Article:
Last night, my colleague Charlie Quidnunc exposed an internal State Department message board that was discussing who should — and should not — be allowed to have nuclear weapons. I didn’t “dip” my toe into the waters over there, but it strikes me as the whole question seems moot — there are already rules in place that govern such things: the Nuclear Non-Proliferation Treaty.
Countries that do not have nuclear weapons have a simple choice: they can sign it or not. If they sign it, then the nuclear powers are then obligated to help them develop peaceful use of nuclear technology: power generation, medical applications, and the like. If they don’t, then they can do whatever they like, but with zero help from the nuclear powers.
Oddly enough, the Dips actually mention the NPT, but don’t actually discuss what it says and means — especially when one considers that not every nation chose to sign it.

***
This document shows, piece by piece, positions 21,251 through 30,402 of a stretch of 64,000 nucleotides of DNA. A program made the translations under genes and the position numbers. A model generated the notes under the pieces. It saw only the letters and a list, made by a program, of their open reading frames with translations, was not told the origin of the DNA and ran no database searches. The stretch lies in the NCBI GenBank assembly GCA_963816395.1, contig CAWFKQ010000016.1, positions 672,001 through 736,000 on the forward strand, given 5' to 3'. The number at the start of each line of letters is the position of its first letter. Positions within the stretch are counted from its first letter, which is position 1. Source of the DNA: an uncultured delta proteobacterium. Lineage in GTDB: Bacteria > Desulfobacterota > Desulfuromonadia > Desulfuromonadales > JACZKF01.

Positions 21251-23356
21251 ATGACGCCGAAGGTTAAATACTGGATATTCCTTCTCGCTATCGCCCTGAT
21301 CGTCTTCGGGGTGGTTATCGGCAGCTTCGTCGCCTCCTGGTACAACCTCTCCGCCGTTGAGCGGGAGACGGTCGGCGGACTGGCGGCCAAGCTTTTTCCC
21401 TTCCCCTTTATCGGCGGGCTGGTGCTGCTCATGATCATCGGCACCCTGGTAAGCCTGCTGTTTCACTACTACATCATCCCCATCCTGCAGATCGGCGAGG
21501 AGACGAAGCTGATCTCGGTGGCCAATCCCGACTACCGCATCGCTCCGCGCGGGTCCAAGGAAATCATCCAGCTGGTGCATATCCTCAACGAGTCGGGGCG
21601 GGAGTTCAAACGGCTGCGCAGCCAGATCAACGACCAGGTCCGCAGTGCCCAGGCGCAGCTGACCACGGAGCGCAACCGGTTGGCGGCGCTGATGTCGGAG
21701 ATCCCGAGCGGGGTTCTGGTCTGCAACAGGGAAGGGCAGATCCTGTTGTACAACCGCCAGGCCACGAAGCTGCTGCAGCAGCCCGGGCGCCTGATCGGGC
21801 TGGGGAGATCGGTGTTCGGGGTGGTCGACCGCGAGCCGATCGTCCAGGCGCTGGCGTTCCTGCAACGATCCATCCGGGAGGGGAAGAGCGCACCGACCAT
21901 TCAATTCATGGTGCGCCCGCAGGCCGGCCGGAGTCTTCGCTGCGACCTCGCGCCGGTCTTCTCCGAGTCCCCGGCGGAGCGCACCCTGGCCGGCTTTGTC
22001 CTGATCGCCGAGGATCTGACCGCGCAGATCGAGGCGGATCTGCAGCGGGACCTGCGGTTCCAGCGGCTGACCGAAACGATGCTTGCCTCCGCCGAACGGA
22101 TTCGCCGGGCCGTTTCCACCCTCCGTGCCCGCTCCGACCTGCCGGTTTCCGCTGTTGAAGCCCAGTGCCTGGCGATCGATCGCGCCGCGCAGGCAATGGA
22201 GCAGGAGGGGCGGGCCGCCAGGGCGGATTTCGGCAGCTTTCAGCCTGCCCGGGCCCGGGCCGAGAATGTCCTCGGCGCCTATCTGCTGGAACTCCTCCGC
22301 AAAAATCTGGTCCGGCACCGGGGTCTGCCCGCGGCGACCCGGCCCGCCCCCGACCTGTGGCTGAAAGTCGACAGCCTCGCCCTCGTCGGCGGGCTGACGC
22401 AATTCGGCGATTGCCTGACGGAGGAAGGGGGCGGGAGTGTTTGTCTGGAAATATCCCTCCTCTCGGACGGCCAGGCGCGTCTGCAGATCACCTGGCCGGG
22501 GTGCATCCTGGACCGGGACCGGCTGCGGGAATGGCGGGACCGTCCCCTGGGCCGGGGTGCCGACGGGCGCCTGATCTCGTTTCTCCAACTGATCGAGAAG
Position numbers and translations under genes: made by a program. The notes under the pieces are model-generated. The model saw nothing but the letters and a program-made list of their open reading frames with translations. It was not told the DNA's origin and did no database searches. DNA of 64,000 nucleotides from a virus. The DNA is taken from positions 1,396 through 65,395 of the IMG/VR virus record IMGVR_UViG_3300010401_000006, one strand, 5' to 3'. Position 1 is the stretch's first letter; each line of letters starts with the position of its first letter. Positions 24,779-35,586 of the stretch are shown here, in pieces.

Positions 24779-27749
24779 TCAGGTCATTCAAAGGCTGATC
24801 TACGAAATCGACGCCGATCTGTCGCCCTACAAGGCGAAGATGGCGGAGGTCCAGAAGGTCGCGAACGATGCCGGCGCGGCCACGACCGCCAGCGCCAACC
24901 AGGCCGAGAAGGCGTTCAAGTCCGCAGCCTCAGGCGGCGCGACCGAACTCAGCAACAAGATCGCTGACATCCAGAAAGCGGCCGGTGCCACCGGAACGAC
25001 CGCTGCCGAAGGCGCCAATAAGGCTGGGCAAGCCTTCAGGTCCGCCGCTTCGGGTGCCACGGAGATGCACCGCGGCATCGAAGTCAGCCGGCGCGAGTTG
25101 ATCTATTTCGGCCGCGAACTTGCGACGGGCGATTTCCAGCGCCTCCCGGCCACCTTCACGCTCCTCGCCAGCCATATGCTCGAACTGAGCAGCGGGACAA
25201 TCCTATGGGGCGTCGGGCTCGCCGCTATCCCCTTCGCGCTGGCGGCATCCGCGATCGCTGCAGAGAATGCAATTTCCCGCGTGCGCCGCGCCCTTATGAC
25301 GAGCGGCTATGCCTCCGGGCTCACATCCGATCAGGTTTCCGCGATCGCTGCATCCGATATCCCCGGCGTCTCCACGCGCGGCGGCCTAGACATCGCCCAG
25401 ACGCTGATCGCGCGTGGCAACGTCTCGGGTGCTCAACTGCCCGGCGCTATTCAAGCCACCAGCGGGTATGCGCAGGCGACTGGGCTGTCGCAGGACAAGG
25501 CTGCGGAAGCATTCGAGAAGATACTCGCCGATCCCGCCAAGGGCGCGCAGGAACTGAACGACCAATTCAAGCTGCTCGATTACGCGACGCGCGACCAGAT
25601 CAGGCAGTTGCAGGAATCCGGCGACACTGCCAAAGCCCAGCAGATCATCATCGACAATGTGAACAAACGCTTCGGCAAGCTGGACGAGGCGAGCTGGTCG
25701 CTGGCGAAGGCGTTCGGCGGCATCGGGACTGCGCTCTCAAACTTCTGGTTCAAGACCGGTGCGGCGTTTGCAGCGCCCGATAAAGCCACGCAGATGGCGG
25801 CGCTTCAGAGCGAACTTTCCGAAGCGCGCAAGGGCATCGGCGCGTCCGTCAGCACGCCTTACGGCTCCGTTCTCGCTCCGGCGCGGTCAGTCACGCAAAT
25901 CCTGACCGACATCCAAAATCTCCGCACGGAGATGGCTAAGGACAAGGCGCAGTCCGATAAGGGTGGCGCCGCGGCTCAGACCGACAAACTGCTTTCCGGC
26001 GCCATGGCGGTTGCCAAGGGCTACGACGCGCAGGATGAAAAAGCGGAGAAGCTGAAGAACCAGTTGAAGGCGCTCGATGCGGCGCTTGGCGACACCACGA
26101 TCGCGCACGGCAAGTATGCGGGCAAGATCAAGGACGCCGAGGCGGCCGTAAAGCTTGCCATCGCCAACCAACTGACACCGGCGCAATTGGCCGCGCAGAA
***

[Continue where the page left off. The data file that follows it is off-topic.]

Back in the bad old days of the Cold War, I recall two countries that chose to say “thanks, but no thanks” and go it alone on nuclear matters: South Africa and Israel. And both nations were believed to have developed nuclear weapons without any overt assistance from other nations — all perfectly legal and valid.
The real issue comes up when you have a nation that signs on to the treaty, then violates it. That’s what North Korea did. That’s what Iran and Iraq allegedly did.
It’s also what India and Pakistan did, but that one situation didn’t have a ready solution. Their mutual violations and barging into the “nuclear club” seems to have brought a slight dose of sanity to their conflicts, stabilizing things a bit, so the rest of the world informally agreed to look the other way and let it slide.
The notion that “any nation that wants nuclear weapons should be free to develop them” is just fine and dandy — right up until you remember that inconvenient truth that those nations in question freely foreswore such things years ago, and didn’t bother to withdraw from that agreement before breaking it.
And I find myself utterly fascinated by the fact that the very same people — or the heirs thereof — who were pushing for nuclear disarmament back in the 70’s and 80’s.
I guess “consistency” is too much like “integrity” to them.